Surprise! If you think you’re saved from the wrath of the pests when you are swimming in the ocean, then you are wrong. Okay, not really. However, there also are pests in Poseidon’s lair. Unlike their land counterpart, underwater pests are only considered as pests when they grow in a large number – greatly affecting the lives of other organisms, therefore affecting the whole sea ecosystem.
While we cannot contact pest control Philippines when our seas become overpopulated with specific sea creatures such as these:
Northern Pacific Seastar
The Northern Pacific seastar is perhaps one of the most notorious marine pests which had invaded Australia. This dominant invertebrate predator negatively affected the marine ecosystem because of its overpopulation. Having a large number of this specific kind of seastar depleted the population of native shellfish – an important component of the marine food web. Not only did the Northern Pacific Seastar disrupt the marine food web, studies also said that this species has been directly implicated in the decline of the endangered Spotted Handfish (Brachionichthys hirsutus). It is believed that the seastars preyed on handfish egg masses, and/or the ascidians where the Spotted Handfish spawn on.
This is the sea-dwelling relative of earthworms which is native to the Mediterranean Sea and the European Atlantic. Surprisingly, European fanworms have invaded much of southern coastal Australia – first spotted in 1965.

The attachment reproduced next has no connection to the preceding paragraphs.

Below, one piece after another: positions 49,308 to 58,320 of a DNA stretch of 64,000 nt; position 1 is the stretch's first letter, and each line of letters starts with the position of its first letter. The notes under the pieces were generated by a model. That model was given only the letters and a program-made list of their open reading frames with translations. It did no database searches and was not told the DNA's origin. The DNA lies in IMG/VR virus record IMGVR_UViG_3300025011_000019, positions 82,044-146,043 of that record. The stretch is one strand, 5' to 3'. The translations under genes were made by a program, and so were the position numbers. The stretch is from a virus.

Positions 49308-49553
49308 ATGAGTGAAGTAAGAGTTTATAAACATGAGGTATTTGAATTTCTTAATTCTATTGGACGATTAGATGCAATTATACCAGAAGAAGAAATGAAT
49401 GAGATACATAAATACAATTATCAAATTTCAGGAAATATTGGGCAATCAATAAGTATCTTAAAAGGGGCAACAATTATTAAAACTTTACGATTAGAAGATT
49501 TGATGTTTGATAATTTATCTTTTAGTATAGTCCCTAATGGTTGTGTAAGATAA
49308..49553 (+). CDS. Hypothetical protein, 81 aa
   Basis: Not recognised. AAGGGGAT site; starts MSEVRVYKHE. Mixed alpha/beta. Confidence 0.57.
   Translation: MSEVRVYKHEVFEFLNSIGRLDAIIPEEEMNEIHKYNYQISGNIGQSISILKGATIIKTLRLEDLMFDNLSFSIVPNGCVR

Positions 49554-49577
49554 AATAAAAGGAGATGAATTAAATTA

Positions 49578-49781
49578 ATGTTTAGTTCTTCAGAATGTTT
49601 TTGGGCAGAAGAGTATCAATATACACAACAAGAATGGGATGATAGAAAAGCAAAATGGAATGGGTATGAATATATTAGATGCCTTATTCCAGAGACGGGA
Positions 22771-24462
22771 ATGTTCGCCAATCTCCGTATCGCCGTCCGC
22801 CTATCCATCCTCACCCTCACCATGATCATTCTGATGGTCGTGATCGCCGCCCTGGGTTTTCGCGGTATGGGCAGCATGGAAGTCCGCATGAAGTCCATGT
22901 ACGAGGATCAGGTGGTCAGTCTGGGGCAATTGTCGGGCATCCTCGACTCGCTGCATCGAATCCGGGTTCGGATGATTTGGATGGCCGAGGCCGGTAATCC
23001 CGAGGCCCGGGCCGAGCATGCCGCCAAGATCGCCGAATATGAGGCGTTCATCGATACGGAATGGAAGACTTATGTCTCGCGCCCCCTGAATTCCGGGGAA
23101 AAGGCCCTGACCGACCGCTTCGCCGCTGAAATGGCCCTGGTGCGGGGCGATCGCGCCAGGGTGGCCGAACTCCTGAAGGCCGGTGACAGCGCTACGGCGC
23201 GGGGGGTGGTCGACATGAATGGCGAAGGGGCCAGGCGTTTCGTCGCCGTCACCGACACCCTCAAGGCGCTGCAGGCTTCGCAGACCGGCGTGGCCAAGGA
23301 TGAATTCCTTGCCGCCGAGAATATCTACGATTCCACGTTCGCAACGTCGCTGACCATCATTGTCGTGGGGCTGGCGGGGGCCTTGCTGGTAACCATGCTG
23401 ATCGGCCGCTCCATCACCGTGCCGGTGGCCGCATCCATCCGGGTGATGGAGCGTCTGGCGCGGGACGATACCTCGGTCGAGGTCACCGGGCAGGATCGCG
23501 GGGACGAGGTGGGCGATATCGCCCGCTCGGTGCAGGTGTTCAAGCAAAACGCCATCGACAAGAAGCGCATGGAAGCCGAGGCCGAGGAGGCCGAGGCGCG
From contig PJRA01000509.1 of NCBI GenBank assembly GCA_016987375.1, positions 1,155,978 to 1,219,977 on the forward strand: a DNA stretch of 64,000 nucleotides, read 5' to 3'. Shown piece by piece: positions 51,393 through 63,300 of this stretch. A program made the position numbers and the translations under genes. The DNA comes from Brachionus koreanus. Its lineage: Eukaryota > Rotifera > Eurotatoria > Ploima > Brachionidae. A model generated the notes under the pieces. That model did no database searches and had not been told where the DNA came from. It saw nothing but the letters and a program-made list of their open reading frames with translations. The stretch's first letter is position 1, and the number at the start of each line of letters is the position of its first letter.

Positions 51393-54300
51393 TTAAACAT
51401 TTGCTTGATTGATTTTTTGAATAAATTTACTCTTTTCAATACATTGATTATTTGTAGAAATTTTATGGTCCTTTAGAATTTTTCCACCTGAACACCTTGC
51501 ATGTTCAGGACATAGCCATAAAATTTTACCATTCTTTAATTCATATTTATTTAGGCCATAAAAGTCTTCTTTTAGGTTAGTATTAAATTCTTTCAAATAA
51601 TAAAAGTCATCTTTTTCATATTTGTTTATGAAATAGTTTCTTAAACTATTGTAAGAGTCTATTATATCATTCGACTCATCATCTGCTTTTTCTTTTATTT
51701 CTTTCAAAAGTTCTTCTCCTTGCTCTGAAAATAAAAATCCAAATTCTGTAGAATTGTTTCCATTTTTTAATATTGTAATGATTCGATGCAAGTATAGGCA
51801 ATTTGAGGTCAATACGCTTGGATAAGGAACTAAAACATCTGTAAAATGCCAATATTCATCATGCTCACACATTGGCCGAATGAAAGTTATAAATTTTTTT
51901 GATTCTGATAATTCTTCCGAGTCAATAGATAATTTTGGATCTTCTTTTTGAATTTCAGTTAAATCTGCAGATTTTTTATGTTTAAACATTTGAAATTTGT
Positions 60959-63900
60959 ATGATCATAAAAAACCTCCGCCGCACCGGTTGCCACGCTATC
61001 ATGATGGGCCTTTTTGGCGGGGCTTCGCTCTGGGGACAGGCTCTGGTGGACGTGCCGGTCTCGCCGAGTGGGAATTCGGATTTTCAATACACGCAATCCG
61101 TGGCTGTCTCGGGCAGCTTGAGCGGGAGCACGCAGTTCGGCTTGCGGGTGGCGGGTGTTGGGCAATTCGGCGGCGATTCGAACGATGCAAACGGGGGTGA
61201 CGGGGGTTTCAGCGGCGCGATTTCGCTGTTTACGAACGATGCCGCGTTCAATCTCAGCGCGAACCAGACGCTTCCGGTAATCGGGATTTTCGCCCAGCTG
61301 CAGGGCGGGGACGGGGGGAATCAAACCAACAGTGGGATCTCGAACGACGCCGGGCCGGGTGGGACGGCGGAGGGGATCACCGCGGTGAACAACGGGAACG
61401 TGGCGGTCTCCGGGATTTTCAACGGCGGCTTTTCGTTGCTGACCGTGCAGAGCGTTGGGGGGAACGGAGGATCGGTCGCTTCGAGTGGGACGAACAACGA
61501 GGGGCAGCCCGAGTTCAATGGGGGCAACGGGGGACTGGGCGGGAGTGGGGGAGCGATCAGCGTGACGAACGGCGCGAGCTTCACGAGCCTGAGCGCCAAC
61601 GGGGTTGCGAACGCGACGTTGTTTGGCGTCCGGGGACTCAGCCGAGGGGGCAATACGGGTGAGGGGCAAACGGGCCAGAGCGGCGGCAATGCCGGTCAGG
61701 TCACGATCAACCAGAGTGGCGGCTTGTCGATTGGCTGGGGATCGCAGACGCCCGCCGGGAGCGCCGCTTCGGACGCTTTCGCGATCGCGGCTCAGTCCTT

This worm can be as long as 50 centimeters and lives in a tube that attaches to rocks and boats. It can also reproduce quickly (having up to 50,000 eggs per individual) which can, in turn, can outgrow other local marine species. Because of its quick reproduction, it does not only affect the entire marine food chain, but it can also have a negative impact the livelihood of people who solely rely on fishing and other water-related works.
Unlike Spongebob Squarepants’ portrayal of jellyfish where they are mostly pink jelly-like creatures which flutter around a reserve/park and makes jellies and stings those who threat them by zapping them, which is probably the water-counterpart of honeybees, real jellyfish are something more terrible. You see, jellyfish are one of the most dangerous marine creatures – a threat not only to smaller fishes, but also to humans because of their stings.
To make things worse, studies say that the jellyfish is having a superblooming phenomenon, where their population grows rapidly. Why are they having a superbloom? According to Dr. Lisa-Ann Gershwin, a marine biologist who has been studying jellyfish for a long time, the superbloom has been caused by global warming. According to her, warming water speeds up their metabolism making them grow faster, eat and reproduce more. Another reason why there is no population control is because of overfishing, in which their natural predators like several species of fish and turtles, are being fished.
Maybe someday, pest controllers will find way to control marine pests. But for now, let’s help marine biologists and volunteers in saving the seas from these pests to avoid further damage.